- UNITED STATES -
The United States, always eager to join any cultural movement coming from the Old Continent, also tried to make its own productions, although toy theatres never achieved there the same level of popularity. The first one to be made commercially available was the “Selz’s American Boys Theatre,” published by Scott & Co. of New York, in 1870. It was a reprint of minor works published in England by the magazine Boys of England.
In 1883, Singer, another New York publisher, printed a colour theatre that included European fairy tales and folk tales from American history, such as “Pocahontas” or “The Battle of Bunker Hill.”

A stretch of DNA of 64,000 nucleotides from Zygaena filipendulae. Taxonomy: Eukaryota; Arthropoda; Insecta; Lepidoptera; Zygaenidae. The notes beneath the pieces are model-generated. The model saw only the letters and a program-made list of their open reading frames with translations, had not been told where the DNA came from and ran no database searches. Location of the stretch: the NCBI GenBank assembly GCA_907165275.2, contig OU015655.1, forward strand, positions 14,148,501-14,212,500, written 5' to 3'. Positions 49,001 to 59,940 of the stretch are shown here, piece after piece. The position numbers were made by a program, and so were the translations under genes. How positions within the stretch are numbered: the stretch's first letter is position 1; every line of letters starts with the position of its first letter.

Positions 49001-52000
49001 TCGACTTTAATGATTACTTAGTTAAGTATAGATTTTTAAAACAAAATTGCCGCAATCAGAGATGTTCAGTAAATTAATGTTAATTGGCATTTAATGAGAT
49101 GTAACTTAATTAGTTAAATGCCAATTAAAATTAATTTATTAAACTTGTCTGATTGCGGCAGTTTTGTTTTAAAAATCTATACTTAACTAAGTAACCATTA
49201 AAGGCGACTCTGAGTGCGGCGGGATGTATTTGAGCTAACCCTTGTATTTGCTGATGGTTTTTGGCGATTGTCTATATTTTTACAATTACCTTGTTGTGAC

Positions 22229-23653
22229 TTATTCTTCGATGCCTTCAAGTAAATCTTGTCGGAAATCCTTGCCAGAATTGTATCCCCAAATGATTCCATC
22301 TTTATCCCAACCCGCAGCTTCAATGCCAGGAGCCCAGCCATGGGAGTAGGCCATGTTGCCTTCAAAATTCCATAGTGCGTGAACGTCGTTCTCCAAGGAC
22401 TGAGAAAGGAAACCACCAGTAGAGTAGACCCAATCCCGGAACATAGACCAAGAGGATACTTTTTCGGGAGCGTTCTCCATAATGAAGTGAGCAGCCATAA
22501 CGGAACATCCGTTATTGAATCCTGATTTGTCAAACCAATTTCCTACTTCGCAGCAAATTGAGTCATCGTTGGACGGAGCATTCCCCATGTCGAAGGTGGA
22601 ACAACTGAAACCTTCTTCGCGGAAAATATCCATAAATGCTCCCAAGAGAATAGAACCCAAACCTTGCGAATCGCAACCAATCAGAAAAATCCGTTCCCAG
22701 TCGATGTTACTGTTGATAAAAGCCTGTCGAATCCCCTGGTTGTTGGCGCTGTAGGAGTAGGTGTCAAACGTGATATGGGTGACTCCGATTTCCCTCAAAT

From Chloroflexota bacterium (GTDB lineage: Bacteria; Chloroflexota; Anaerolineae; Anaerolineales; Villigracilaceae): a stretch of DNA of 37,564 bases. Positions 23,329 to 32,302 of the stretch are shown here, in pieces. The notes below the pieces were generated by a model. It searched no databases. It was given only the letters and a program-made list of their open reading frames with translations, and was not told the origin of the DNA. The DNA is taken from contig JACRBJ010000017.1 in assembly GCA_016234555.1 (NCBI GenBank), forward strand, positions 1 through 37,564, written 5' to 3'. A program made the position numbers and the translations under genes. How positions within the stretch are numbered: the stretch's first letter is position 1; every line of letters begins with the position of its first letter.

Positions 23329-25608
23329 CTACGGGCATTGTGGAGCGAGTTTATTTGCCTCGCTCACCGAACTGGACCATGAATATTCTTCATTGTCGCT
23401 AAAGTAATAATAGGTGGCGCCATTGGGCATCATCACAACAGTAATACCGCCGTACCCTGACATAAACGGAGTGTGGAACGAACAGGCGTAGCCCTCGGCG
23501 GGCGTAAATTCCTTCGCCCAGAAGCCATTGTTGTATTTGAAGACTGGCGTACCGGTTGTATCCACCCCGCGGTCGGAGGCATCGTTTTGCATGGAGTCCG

Years later, the prestigious publishing house McLoughlin Bros produced good-quality plays and numerous paper cut-out toys. They kept selling their toys until after World War I.
At the same time, the magazine Delineator offered with its issues some very simple stage fronts with two sceneries, as well as other parts and characters designed to be cut out and fitted into a shoe box.
There were other similar productions that were more inspired by Hollywood and its stars than by the theatre. Walt Disney became interested in this type of toy, and his magazines featured several individual plays, including a “Snow White Theatre” designed by the Disney factory, which had the same mounted front design as the English Pollock stages.